Saving Energy: Installing New Windows & Doors

I have now received the first empirical evidence that replacing your old windows & doors can have an impact on your utility bill.

Our house is one of the standard, ranch-style houses that were popular in the SF Bay Area in the late 1960s. It had the original, single-pane aluminum windows, and hollow-core doors.

We replaced the exterior doors a couple of years ago, but we just completed last month the installation of new, double-pane windows throughout the house. We also replaced the large sliding glass doors in our living room.

It’s a large expense, and while you are comforted somewhat that the money will come back to you when you sell the house, that seems like it will be very hard to prove. As a result, I’m really glad to see that our heating bill (our kerosene heater is gas-driven) for the first cold month of the year is actually quite a bit lower than last year.

Of course, the low gas bill could also be the result of us doing less cooking at home around the birth of my second son on October 30th. I’ll keep monitoring, but hopefully, the energy savings promised around this type of improvement turn out to be accurate.

Why I love Timber as an Asset Class

I found this article on the Motley Fool this week called “Is Lumber the New Gold“, and it reminded me why Timber might be my favorite asset class of all.

I was first introduced to Timber as an asset class at Harvard Business School, in one of my classes on Venture Capital & Private Equity. Dave Swensen, who managed the Yale endowment for over 20 years, discussed the strategy that led Yale to incredible outperformance in the 1980s and 1990s. He took the endowment from $1.3 Billion to $14 Billion, using a strategy very different than his colleagues.

It would be a whole different post to sing the praises of Mr. Swensen, and his philosophy on investing has now become public knowledge since he released a book on the subject. In his discussion with the class, I remember his specific comments on assets that had extremely attractive risk/reward ratios. Private Equity is one, to be sure, but he also allocated over 20% of his funds to “real assets”, which included Timber.

Timber is fascinating as an asset class. Here is a summary, cribbed from a recent post on Seeking Alpha:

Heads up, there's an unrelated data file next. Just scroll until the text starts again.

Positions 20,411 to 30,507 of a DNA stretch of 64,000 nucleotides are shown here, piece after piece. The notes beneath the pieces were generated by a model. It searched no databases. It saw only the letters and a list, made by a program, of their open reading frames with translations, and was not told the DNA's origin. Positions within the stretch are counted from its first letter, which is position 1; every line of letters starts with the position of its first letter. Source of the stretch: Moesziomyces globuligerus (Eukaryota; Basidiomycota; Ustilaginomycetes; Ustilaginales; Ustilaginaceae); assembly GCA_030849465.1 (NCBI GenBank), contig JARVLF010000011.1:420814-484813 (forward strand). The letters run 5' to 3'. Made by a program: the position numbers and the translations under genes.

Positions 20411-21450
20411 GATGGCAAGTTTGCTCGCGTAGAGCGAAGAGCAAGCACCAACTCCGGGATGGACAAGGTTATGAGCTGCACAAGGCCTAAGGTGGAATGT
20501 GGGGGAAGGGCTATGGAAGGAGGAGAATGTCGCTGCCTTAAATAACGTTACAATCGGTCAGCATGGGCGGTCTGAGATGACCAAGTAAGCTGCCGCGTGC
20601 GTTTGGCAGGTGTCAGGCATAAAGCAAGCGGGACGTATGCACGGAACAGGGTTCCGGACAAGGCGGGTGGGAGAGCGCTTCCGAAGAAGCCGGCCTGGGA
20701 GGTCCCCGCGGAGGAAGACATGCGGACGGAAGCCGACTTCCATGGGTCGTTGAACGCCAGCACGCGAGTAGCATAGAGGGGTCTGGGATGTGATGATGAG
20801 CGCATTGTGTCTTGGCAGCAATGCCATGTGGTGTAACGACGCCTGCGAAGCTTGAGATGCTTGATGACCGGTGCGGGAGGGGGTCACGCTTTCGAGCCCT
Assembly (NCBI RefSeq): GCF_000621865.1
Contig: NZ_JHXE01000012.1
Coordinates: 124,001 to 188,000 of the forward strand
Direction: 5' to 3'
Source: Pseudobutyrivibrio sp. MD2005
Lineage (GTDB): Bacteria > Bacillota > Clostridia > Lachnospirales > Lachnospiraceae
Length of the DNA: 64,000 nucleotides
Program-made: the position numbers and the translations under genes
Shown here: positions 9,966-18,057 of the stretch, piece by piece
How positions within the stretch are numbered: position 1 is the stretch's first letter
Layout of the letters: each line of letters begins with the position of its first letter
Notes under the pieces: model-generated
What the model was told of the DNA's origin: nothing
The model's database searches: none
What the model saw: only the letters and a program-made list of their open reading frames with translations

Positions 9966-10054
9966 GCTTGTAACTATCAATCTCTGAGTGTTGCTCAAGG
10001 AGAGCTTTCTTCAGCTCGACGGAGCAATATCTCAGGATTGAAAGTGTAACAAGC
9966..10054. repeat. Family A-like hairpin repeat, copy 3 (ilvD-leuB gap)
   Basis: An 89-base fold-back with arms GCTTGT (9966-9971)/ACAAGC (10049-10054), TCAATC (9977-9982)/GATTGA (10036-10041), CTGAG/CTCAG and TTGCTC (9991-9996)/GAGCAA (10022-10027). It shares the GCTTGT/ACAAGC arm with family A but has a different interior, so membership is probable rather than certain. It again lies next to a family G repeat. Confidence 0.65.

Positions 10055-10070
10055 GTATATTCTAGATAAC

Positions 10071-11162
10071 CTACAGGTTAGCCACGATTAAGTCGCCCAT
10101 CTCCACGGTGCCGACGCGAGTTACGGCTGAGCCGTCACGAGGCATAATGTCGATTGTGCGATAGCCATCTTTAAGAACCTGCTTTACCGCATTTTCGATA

• Excellent Returns. Annual returns of 14.5% since 1972. Better returns than any common asset class (stocks, bonds, real estate, commodities)
  • Less Volatility than Stocks. What? More reward with less risk? It shouldn’t be true, but it here at least empirically.
  • Timber is counter-cyclical with Stocks. Especially nice to have an asset that zigs when the stock market zags.
  • Money grows on Trees. Fundamentally, you have to like the fact that 6% growth every year comes from the fact that trees just grow bigger with natural sun & water. The value of trees is also non-linear, in that growers can just “not cut” in weak years for timber prices, and make even more in subsequent years.

Here’s a nice post from Seeking Alpha in July on why Timber should outperform in an inflationary market. It even features my personal favorite REIT stock in the sector, Plum Creek Lumber (PCL), which I’ve owned since 2002.

You have to love the web. I found this fantastic blog post from 2005 on Timber. Couldn’t have said it better myself.

Until recently, it was very hard to invest in timber without a portfolio allocation in the millions of dollars. However, now, there are several ways to add timber to your portfolio. My favorite are the REIT stocks, like PCL & RYN, which allow you to own companies who have a primary business in owning & maintaining timber land. Given the regulations around managing timber land, and the tax-advantages of the REIT structure, it’s hard to get better direct exposure.

It’s interesting, but as the trend continues towards development & environmental protection, these firms should have an even more compelling advantage as the supply of quality timber dwindles, and the regulatory environment grows more arduous. Even the sleepy paper companies are starting to look more valuable for the timber land that they own, rather than the product they produce.

It’s so interesting that money, in some cases, really can grow on trees.

Update (6/13/2007): A commenter forwarded me to a webpage that had a link to one of my favorite articles on timber as an ivnestment, from a 2001 issue of Smart Money magazine.  Check it out here.

Blogs I Read: 2Million

This is another personal finance blog that I’ve started reading. It was references on My Open Wallet.

I found it through this recent post on calculating the benefit from renting out an old property instead of selling it:

The Real Return on My Rental Property

Here is the link to the blog itself:

2Million – My Journey to Financial Freedom

While I doubt I’d ever have the guts to post my personal financial details online, we are so lucky to have people like this posting out there. I myself have wondered if my wife and I should consider keeping our first house as a rental property when we eventually upgrade.

Check it out and let me know what you think.